How to write a eulogy

This Australian Life -

Writing a eulogy can be tough on anyone. In the midst of dealing with your loss, it can be difficult to muster up the strength to find the right words to say goodbye. 

To help you approach the task, we've put together some helpful tips, covering everything from how to write a eulogy, to how long a eulogy should be. To begin with, you may also find it helpful to look at some examples of eulogies.

What should be included in a eulogy?

When working out how to write a eulogy, start with brainstorming. Write down your memories of your loved one, ask friends and relatives to share theirs, and look at objects that spark ideas, such as photographs and letters. Once you have enough notes, choose the most important points. Remember, you can't - and shouldn't mention everything; instead, focus on the qualities and experiences that made your loved one so special to you and others.

For example, if they were a grandparent, don’t list the name of every single grandchild; instead, talk about their qualities as a grandparent and share fond memories you and others remember of them.

How to write a eulogy in 8 steps

When deciding what you want to include in a eulogy it can be helpful to follow a structure and break up your thoughts into different sections or aspects of your loved one's life. As a guide consider following these 8 steps:

  1. Introduce yourself and outline your relationship with your loved one.
  2. Cover their early life, such as birthplace and family members.
  3. Speak to their education, such as school and/or university.
  4. Cover their working life, including details of one or two significant or meaningful jobs.
  5. Spend time on important adult relationships, such as partners, close friends and/or children.
  6. Share their interests, hobbies and/or activities.
  7. Include an emotional statement about what your loved one meant to you. You might include advice they shared and reflect on the value and importance of their life.
  8. Try to end on a positive note. Humour delivered in the right way can help lift the mood.

How should a eulogy be structured?

The next step in writing a eulogy is deciding on a structure.

Below is an example structure that you may want to follow or use as a guide as you write your own personal piece. For each step, rather than simply running through details, consider stating just a couple of facts, then tell an interesting story. This can help capture the essence of your loved one's life instead of getting caught up in the details.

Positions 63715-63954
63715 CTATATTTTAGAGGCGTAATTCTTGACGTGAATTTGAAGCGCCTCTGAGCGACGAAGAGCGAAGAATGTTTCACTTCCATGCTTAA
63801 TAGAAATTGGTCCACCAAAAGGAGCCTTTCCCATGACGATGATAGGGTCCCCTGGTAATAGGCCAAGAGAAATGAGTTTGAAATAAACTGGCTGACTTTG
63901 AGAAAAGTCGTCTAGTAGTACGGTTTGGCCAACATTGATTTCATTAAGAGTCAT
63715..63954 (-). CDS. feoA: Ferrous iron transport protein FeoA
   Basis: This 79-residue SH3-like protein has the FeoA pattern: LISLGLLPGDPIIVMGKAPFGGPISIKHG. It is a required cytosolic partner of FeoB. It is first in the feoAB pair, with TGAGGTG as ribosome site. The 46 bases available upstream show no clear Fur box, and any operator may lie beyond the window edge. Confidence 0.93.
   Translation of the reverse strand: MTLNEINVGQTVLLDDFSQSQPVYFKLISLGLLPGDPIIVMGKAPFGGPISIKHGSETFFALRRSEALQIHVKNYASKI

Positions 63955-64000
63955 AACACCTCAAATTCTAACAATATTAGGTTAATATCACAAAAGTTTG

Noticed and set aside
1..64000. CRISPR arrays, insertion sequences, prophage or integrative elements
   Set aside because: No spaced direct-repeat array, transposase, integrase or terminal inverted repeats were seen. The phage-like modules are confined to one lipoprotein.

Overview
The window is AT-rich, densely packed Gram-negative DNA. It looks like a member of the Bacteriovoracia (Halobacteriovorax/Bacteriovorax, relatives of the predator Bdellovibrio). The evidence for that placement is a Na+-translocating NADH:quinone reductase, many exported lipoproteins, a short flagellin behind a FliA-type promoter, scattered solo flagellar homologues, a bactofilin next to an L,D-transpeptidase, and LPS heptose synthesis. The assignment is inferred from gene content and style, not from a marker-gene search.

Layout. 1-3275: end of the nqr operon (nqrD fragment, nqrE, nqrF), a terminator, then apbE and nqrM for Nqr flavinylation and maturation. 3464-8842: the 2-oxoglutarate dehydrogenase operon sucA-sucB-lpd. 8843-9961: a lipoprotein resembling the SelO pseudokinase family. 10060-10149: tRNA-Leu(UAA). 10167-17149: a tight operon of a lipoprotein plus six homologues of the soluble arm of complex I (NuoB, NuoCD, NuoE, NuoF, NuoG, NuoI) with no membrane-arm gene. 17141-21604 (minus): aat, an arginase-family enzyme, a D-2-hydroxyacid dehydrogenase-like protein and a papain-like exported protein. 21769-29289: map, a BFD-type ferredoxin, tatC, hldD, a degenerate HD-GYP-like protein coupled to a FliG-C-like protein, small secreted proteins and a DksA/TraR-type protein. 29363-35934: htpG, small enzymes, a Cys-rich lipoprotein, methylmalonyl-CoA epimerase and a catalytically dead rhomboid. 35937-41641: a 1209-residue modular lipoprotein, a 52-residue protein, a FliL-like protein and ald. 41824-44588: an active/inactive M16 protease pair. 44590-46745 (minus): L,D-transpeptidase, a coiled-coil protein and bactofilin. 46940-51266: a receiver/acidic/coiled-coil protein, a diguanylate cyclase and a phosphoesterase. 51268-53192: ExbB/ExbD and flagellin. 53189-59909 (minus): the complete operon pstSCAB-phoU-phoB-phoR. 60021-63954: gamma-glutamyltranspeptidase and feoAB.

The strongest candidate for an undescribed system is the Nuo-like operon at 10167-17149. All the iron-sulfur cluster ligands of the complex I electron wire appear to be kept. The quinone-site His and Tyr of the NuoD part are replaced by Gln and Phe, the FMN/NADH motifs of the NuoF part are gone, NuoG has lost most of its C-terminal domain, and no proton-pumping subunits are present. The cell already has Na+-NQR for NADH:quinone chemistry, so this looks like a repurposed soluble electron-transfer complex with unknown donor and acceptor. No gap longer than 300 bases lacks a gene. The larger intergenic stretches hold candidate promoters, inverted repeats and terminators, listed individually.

For example, straight after school, John studied arts at university. But it was at that point that he developed a keen interest in playing guitar, so he was more often spotted on stage at the uni bar than at his study desk. I remember, one night, he was on stage when Tommy Emmanuel walked in.

How long should a eulogy be?

It really depends on you - but, as a rule of thumb, around five minutes is a good length to aim for.

How to prepare for, and deliver, a eulogy

To help you feel as comfortable as possible on the day, learn your eulogy as thoroughly as possible - and practice it, preferably in front of other people. Being as familiar with your eulogy as possible will help on the day when emotions take over.

Chances are you'll feel nervous on the day but try to remember the audience is there to support you. Most people respond to nerves by speaking quickly, so slow down. Speak as slowly as you can - then slower! 

It’s understandable that you might get emotional when delivering your eulogy so don’t be afraid to pause and take a deep breath. Having a glass of water to hand can give you the opportunity to help regain composure to continue. It’s important to remember that you’re in a room full of loved ones who want to support you during your speech. 

Eulogy writers

If you find you are really struggling to convey how you feel and to put pen to paper you could also consider hiring a eulogy writer to help you capture your thoughts and emotions.

Losing a loved one is one of the toughest things to go through, tackling lots of emotions including grief, anger and confusion. Partnering with Assure Programs, TAL offers Grief Support to customer’s immediate family members who have become terminally ill or passed away. Grief Support can help you and your family cope with loss and share resources to help navigate this difficult time. 

When someone you love dies, you may feel that life has changed forever and you cannot recover from the loss. While most people will experience grief and loss at some point in their lives, it is important to know that people experience it in different ways. 

Here is a booklet where you can find some information to help you understand your grieving process further.

Life with grief or loss booklet


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